Mayor Bill de Blasio announced the planned installation of 24 new solar panels at city schools on Monday morning.
The panels, a $28 million investment, are expected to triple the amount of solar energy on city buildings.
“We'll install solar panels on 24 newly-roofed schools. It’s an ambitious project, but it’s a necessary one,” said de Blasio, speaking outside the John F. Kennedy Educational Campus in the Bronx, which is one of nine schools that already have solar panels. NYC Department of Citywide Administrative Services' Commissioner Stacy Cumberbatch said the additional 24 solar panels will be installed by 2016 at schools yet to be determined across the five boroughs.
The school solar panels are part of the mayor’s plan, announced last week, aimed at reducing the city’s greenhouse gas emissions by 2050. “One City, Built to Last” will upgrade about 3,000 city buildings with high energy use over the next 10 years, and provides incentives for privately-owned buildings to reduce carbon emissions.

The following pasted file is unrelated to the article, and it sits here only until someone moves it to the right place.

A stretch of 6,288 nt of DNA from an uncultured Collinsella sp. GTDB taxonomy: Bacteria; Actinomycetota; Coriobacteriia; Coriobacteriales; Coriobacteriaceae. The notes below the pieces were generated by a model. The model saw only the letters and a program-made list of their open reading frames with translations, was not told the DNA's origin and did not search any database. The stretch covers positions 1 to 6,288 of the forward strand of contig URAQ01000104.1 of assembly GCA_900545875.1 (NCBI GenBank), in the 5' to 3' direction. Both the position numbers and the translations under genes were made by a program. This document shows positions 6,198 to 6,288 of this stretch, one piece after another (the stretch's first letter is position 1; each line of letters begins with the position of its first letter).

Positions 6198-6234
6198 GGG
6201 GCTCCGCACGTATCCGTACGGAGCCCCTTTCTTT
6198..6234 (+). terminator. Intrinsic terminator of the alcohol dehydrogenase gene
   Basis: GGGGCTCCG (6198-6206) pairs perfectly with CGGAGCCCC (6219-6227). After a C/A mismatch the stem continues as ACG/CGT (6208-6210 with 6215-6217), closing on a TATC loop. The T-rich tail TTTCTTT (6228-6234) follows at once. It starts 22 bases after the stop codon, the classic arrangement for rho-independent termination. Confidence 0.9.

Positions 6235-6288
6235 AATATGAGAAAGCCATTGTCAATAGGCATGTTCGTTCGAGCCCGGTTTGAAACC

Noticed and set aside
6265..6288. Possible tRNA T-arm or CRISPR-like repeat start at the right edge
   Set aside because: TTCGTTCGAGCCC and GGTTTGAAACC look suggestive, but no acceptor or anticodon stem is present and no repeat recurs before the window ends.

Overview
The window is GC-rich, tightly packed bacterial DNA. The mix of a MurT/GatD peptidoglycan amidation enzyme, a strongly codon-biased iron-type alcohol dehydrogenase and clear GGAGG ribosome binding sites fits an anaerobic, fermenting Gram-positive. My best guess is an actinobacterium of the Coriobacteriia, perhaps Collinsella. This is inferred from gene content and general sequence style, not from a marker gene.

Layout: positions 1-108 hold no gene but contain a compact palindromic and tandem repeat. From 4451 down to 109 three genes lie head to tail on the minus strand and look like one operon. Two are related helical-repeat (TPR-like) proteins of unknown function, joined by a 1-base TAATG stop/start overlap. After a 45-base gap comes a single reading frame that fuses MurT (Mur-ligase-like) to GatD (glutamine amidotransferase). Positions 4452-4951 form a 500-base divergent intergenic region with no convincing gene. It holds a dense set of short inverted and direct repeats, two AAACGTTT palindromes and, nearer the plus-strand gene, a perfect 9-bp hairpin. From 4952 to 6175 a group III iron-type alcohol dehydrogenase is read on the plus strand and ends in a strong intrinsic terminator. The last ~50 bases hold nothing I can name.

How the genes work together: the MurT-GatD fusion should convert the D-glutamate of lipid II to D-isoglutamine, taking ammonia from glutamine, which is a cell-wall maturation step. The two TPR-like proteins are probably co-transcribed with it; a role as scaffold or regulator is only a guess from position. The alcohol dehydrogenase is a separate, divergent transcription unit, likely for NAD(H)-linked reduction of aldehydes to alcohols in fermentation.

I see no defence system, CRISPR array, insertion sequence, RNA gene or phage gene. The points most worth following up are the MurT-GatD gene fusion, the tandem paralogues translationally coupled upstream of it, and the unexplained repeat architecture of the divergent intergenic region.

De Blasio said last week's People's Climate March in New York City showed that "people are ready for change," and that the people are "in many ways ... ahead of the politicians and the policymakers." The mayor, who said alternative energy has been important to him since the 1970s, said meeting the climate change goal is a "matter of survival," and that solar energy is a "crucial piece" of the "puzzle."
The city contributed $23 million to the project, and an additional $5 million in grants came from the New York State Energy Research and Development Authority.
The amount of energy saved by the panels is equivalent to taking 600 cars off the road, according to the mayor's office, and the schools receiving the panels will have an educational component, allowing students to track the amount of offset emissions.